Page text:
Weekend Warm-Up: Operation Moffat

Gwen Moffat is a name that lines the halls of British climbing history. As Britain’s first female mountain guide and a prolific first ascensionist, Moffat is nothing short of legendary.

Operation Moffat, inspired by her book Space Below My Feet, catalogs her most remarkable adventures and dives deep into her philosophy on life, struggle, and the mountains. To her, they are all one and the same.

Who is Gwen Moffat?

Gwen Moffat, the first British female climbing guide

Photo: Claire Jane Carter/@cj_cart


Ask the 97-year-old who she is and the answer is long: farmer, rancher, field hand, hotel worker, crime novelist, reporter — “I’ve done practically anything that was going!” she says. “And then it comes down to, really, just one thing,” her voice turns sober, “and that was guiding and then writing about it.”

As Moffat tells it, fear doesn’t come naturally to her. “I’ve only been benighted about…three times, I think.” Given her cool confidence and apparent tenacity through a cornucopia of challenges, one is inclined to believe that statement.

Early years

Gwen Moffat and her climbing cronies in Yorkshire, c. 1941. Photo: courtesy of the Pinnacle Club

Gwen Moffat and her climbing cronies in Yorkshire, c. 1941. Photo: courtesy of the Pinnacle Club


Moffat was 16 when World War II ushered her family out of Brighton and into Yorkshire. She learned to climb in the hills there, where she “had complete freedom”.

During the war, she filled several roles for the British Army before running away to mid-Wales to climb and work the odd job. She was, by all definitions, an Army deserter. That is, until her delinquent status got in the way of her aspirations.

At the age of 24, Moffat very briefly returned to the military to obtain a passport. Her destination? The Alps.

Britain’s first female mountain guide

Photo JR Lees courtesy Pinnacle Club Gwen Moffat first female mountain guide in the UK

Photo: JR Lees, courtesy of the Pinnacle Club


Moffatt leaned into the task of amassing a wealth of mountaineering experience as soon as she got to the Alps in the late 1940s. While she was there, she also raised her young child, worked as a hostel warden, and wrote for various publications.

In 1953, Moffat leveraged her reputation as a highly-skilled mountaineer to become a climbing guide. As a guide, she traveled throughout Europe and the U.K. In her personal time, she did her own climbing, notching notable first ascents throughout the Dolomites, Pennine Alps, and Dauphiné (or Valais) Alps.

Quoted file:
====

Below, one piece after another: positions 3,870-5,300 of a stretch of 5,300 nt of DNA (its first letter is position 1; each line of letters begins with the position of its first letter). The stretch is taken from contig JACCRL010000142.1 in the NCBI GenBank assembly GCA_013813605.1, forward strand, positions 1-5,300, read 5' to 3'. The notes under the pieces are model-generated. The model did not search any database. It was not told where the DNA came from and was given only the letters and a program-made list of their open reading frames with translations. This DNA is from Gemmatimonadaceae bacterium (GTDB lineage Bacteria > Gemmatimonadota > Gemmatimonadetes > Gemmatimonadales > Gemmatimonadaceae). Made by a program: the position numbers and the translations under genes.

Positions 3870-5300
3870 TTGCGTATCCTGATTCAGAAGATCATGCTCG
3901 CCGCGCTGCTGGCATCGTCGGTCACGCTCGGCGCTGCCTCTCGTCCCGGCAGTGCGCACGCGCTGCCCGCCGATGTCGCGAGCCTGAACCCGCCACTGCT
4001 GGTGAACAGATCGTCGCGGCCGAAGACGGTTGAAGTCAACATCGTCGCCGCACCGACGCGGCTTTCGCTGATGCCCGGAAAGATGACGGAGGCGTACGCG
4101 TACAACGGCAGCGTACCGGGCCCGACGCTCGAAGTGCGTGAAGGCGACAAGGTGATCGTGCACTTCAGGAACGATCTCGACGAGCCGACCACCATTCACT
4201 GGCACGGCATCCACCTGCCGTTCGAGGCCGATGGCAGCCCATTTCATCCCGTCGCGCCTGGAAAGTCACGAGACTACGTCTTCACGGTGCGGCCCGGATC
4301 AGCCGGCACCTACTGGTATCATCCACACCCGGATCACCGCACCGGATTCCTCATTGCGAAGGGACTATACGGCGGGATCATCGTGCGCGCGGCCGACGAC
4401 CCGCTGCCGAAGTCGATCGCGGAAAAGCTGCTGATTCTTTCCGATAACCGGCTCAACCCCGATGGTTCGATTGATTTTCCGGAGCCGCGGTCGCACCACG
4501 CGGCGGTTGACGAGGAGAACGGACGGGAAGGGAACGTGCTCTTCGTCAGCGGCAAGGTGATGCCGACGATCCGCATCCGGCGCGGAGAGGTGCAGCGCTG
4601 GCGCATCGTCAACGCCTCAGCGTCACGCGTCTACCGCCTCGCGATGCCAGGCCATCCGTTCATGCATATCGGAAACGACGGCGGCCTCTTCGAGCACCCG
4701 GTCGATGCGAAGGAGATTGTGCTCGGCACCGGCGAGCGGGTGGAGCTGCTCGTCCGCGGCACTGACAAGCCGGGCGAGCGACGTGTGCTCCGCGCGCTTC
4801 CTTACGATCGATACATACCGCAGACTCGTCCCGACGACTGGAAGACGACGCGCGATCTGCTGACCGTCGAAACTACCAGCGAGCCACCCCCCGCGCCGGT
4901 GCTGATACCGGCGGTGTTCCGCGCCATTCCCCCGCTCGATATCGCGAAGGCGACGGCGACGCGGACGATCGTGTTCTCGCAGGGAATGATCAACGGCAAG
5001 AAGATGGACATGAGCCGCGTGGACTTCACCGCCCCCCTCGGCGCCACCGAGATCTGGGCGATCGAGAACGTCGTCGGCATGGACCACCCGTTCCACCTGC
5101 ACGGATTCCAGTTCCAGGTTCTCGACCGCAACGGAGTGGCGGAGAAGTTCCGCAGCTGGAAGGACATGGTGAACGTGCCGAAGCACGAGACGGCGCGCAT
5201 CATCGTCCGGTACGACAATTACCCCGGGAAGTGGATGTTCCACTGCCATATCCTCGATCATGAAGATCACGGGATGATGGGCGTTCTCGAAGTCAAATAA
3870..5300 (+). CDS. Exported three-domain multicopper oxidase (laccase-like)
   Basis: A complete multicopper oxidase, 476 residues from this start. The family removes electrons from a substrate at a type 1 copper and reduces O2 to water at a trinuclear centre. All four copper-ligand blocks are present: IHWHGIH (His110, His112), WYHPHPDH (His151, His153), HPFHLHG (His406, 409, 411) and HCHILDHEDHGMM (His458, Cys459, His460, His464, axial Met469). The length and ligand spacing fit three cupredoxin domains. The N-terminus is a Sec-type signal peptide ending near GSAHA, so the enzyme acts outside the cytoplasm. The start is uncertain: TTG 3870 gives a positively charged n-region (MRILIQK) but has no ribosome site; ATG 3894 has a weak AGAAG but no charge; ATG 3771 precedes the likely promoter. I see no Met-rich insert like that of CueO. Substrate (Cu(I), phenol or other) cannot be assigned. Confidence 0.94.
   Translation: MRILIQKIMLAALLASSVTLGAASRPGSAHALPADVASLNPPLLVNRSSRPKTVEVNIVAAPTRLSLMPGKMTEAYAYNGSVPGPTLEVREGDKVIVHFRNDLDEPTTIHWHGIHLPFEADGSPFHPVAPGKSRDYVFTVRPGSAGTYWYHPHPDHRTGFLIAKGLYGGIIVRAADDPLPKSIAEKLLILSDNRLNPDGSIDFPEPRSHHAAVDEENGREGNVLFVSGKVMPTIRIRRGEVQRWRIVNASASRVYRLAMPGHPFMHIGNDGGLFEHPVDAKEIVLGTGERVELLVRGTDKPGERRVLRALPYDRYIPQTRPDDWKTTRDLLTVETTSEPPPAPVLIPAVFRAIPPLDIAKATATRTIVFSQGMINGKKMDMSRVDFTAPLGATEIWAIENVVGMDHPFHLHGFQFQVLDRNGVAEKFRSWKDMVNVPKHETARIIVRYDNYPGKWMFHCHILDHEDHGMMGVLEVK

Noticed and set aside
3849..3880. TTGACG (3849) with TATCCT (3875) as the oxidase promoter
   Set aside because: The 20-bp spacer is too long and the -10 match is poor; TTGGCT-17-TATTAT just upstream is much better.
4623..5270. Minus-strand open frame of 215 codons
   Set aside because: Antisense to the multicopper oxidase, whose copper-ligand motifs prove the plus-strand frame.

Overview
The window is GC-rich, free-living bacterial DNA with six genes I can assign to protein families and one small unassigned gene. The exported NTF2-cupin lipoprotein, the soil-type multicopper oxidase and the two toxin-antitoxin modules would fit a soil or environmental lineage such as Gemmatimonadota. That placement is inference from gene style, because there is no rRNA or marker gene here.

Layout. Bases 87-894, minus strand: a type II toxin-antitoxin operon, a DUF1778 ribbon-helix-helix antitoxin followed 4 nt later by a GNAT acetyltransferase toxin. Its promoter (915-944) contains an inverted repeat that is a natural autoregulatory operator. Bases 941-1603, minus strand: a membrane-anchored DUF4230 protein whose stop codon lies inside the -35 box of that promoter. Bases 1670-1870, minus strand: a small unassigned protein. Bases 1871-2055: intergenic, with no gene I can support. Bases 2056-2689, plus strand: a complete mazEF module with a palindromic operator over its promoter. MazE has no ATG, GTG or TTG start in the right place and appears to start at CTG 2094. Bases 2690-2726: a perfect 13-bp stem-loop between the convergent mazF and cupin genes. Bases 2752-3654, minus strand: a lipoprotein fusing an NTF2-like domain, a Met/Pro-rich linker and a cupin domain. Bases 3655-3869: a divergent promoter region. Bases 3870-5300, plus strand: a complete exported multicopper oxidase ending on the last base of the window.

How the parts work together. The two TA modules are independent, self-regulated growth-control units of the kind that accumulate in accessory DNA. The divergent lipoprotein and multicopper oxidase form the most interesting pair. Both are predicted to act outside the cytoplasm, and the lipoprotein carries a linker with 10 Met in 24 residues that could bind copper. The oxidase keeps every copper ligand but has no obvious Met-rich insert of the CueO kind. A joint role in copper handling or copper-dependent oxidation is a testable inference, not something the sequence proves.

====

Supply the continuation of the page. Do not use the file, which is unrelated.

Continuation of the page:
She wrote about her experience as a guide in a Pinnacle Club Journal article titled, simply, “Guiding“:

There are times when it becomes a little boring, when the old burns across the back are wakened into new and painful fire by fresh pressure, but such episodes are remembered only as cold facts. They are swamped by other memories: of pure joy in the eyes of natural climbers on their first climb and the wonder at the end of it, memories of elderly people carefully and neatly coming up Cneifion Arete, or looking at the cushions of moss campion on the Kitchen cliffs. It’s a pleasant profession where you can make other people happy merely by doing something you enjoy yourself.

Moffat’s epilogue

She continued guiding and writing throughout the ’60s and ’70s. In 1961, she published Space Below My Feet to critical acclaim and followed it with a number of successful crime novels.

In the 1970s, she traveled to the U.S. on an assignment writing about the 8,000-kilometre California Trail. Along the way, she soon fell in love with the American Southwest, and spent the following 20 years bouncing between the U.S. and Wales climbing, writing, and adventuring.

Moffat riding Sergeant in the U.S. Photo: courtesy of the Pinnacle Club

Moffat riding Sergeant the horse during a trip to the U.S. Photo: courtesy of the Pinnacle Club


In 1990, Moffat finally settled down in the English countryside, where she could continue exploring terrain unknown to her.

Now nearing 100 years old, Moffat holds another distinction — she is the longest-standing active member of the Pinnacle Club for women climbers, which she joined in 1949.


Moffat hiking near Harwick, England c. 2020. Photo: Val Hennelly

Moffat hiking near Harwick, England c. 2020. Photo: Val Hennelly


Operation Moffat won the 2015 Kendal Mountain Festival People’s Choice distinction and close to 20 additional film awards.

Alex Messenger directed the film, and the BMC produced it with support from outdoor companies Rab and Lowe Alpine.

Writer Claire Carter and filmmaker Jen Randall co-star in the documentary, alongside Gwen Moffat.